Experts consider health insurance unaffordable once it exceeds 10 percent of annual income. By that measure, a 50-year-old making $50,000 a year, or just above the qualifying limit for assistance, would find the cheapest available plan to be unaffordable in more than 170 counties around the country, ranging from Anchorage to Jackson, Miss.

A 60-year-old living in Polk County, in northwestern Wisconsin, and earning $50,000 a year, for example, would have to spend more than 19 percent of his income, or $9,801 annually, to buy one of the cheapest plans available there. A person earning $45,000 would qualify for subsidies and would pay about 5 percent of his income, or $2,228, for an inexpensive plan.

In Oklahoma City, a 60-year-old earning $50,000 could buy one of the cheapest plans for about 6.6 percent of his income, or about $3,279 a year with no subsidy. If he earned $45,000, with the benefit of a subsidy, he would spend about $2,425.

While the number of people who just miss qualifying for subsidies is unclear, many of them have made their frustration known, helping fuel criticism of the law in recent weeks. Like the Chapmans, hundreds of thousands of people have received notices that their existing plans are being canceled and that they must now pay more for new coverage.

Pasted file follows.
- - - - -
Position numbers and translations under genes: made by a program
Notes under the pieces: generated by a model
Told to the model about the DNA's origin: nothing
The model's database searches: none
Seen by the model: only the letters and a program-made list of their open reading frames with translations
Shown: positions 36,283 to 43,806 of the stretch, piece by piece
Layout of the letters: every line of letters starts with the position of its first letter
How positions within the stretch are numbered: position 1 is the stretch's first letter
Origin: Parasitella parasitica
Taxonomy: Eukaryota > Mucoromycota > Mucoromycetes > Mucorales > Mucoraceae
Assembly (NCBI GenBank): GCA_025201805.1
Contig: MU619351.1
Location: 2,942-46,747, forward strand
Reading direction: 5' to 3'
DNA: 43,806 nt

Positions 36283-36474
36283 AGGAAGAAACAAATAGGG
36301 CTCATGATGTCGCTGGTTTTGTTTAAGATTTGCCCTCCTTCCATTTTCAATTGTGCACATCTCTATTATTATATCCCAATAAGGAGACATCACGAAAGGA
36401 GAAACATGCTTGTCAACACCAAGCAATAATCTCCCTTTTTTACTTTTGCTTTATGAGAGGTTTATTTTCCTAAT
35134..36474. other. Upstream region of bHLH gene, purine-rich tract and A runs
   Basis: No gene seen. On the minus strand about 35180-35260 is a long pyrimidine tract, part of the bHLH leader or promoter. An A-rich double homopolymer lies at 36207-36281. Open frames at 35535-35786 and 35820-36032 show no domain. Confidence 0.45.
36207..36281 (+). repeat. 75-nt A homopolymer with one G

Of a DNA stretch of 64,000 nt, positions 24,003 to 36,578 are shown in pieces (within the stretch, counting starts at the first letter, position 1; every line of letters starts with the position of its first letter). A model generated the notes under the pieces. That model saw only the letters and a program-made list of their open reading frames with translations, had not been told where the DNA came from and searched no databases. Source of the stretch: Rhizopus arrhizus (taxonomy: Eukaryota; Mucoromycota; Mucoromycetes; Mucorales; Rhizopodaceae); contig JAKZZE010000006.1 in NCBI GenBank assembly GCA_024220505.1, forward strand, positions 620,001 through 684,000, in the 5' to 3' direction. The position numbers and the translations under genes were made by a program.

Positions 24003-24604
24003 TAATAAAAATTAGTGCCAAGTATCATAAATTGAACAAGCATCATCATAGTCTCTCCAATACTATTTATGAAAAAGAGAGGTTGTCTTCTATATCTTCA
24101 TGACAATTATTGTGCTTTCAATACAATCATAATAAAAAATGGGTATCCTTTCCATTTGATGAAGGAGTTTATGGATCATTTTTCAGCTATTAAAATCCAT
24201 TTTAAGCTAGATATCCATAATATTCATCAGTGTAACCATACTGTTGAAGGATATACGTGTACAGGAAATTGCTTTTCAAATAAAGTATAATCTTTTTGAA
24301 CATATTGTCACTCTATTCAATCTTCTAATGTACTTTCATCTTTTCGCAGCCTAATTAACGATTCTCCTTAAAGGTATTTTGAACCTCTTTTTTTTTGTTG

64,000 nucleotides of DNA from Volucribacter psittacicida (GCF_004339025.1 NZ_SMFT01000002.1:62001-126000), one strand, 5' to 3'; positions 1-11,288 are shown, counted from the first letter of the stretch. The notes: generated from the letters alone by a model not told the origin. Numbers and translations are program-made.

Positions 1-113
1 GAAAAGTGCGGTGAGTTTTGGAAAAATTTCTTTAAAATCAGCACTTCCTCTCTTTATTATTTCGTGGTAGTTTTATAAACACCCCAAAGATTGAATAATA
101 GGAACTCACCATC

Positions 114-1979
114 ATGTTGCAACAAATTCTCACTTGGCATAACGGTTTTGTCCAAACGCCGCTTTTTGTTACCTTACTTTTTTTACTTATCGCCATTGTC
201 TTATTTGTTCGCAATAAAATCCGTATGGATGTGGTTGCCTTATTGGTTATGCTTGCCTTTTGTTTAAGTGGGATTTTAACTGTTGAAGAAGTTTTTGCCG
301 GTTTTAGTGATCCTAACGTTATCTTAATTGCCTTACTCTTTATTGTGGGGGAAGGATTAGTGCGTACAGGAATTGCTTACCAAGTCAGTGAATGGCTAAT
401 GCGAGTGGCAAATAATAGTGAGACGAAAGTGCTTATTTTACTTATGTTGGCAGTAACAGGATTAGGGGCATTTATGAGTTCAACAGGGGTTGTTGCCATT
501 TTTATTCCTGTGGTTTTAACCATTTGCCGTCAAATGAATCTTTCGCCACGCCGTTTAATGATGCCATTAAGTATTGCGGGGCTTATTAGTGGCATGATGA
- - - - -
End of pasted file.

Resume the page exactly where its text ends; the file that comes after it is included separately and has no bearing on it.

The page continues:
In an effort to address that frustration, the Obama administration announced on Thursday that it would permit people whose plans had been canceled to buy bare-bones catastrophic plans, which are less expensive but offer minimal coverage. Those plans have always been available to people under 30 and to those who can prove that the least expensive plan in their area is not affordable. But the announcement does not address the concerns of those who would like to buy better coverage, yet find premiums in their area too expensive.

David Oscar, an insurance broker in New Jersey, another high-cost state, said many of his clients had been disappointed to learn that the premiums were much more expensive than they had expected.

“They’re frustrated,” he said. “Everybody was thinking that Obamacare was going to come in with more affordable rates. Well, they’re not more affordable.”

Many of the biggest provisions of the Affordable Care Act are aimed squarely at the poorest of Americans. Under the law, states have the option of expanding Medicaid to a larger pool of people with the lowest incomes. To those earning more, the law provides subsidies to people earning up to four times the federal poverty level, or $45,960 for an individual and $62,040 for a couple.

Ninety percent of the country’s uninsured population have incomes that fall below that level, according to one recent analysis. As a result, the subsidies “are well targeted for people who are uninsured or underinsured,” said Sara R. Collins, an executive with the Commonwealth Fund, a private foundation that finances health policy research. “That is really where the firepower of the law is focused.”